Experts worry over AIDS impact

September 29, 2008

, NAIROBI, September 29 – Economic experts on Monday warned that agricultural productivity and economic development in the COMESA region had reduced by five to 15 percent as a result of high HIV/AIDS prevalence.

Investment Promotions and Private Sector Development Director Chungu Mwila said they feared the situation might get worse if urgent action is not taken.

Mr Mwila said the member states in the Common Market for East and Southern Africa (COMESA) should come up with joint programmes to promote and implement basic practices to combat the spread of the epidemic.

“It is important for COMESA member states to put issues of HIV/AIDS on their agenda because we cannot make progress if our population, our workforce is being disseminated,” he said.

He was speaking at regional HIV/AIDS conference in Nairobi themed ‘HIV/AIDS transmission, prevention and control along the major transport corridors in the region.

Most of the countries in the regional bloc come from sub-Saharan Africa, which also has the highest HIV prevalence rate in the world while AIDS is the leading cause of death with significant demographic, health, economic, human rights and political repercussions.

The conference seeks to contribute to the development of views, which are not only relevant to the AIDS crisis but also put in place interventions to mitigate the impact of the epidemic in region.

Participants at the Nairobi conference will be expected to review and harmonise, information, education and communication materials on prevention care and support which have been developed in each member state.

“The effect has been disastrous. It has adversely affected our workforce.  Due to frequent illness our labour force is not as productive as it should be. We are looking at how we can reduce infections so that our population actively participates in economic development,” he added.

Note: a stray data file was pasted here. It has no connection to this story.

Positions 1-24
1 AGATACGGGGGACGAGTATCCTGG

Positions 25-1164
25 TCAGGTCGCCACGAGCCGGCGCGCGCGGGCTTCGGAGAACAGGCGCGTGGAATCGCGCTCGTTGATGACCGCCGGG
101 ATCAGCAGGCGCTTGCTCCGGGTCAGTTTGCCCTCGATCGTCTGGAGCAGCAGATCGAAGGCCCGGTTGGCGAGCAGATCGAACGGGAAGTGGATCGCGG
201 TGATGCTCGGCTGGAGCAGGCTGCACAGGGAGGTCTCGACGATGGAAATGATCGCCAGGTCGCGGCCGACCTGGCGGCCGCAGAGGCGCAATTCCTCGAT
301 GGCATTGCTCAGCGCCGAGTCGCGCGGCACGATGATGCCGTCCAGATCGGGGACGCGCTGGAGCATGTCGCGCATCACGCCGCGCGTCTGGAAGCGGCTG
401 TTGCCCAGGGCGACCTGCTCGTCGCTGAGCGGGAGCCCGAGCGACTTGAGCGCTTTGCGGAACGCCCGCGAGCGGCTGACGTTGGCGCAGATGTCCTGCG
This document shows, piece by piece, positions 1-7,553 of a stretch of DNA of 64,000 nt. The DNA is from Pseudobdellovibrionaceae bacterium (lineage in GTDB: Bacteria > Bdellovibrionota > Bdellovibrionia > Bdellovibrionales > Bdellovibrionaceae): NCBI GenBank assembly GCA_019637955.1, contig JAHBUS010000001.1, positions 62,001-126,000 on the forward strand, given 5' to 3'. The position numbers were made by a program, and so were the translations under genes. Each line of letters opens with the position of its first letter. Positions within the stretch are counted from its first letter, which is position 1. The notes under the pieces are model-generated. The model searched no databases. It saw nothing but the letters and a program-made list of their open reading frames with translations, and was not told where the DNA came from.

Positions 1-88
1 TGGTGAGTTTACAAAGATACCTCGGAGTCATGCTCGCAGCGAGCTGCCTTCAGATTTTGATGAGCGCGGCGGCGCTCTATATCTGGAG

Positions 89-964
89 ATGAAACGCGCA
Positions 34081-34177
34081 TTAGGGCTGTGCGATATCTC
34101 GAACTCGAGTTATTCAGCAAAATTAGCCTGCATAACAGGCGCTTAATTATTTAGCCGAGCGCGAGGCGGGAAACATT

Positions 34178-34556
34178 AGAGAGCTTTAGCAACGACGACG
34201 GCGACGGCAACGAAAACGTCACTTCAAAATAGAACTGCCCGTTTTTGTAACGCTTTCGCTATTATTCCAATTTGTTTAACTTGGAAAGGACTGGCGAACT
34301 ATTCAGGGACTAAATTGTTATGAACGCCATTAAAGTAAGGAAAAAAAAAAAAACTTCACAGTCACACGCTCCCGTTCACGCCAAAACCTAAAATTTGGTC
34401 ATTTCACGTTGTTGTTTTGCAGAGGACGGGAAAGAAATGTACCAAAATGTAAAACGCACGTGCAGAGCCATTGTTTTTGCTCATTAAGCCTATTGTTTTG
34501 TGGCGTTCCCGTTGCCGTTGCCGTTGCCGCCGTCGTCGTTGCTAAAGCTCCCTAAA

At the same time Mr Mwila called for more communities to take up the practice of circumcision as a way of preventing the spread of AIDS/HIV.

“Going by this basic information it is only logical that it’s something that should be extended to those communities who may not be practicing it, because we are proceeding on the basis of science,” Mr Mwila said.

Prime Minister Raila Odinga recently asked members of his ethnic group to undergo circumcision which has been proven to reduce infection rates in other countries which have had high incidences previously.

The COMESA official however argued that although the PM’s statement was supported by scientific research, it was the body’s immunity that would determines whether one gets infected or not. 

“We can be bitten by the same mosquito; depending on your antibodies you may withstand malaria. It’s the same thing with HIV/AIDS.  It just happens that our bodies are structured differently and we respond differently so if your immune system is weaker then you are more vulnerable to AIDS,” explained Mwila.

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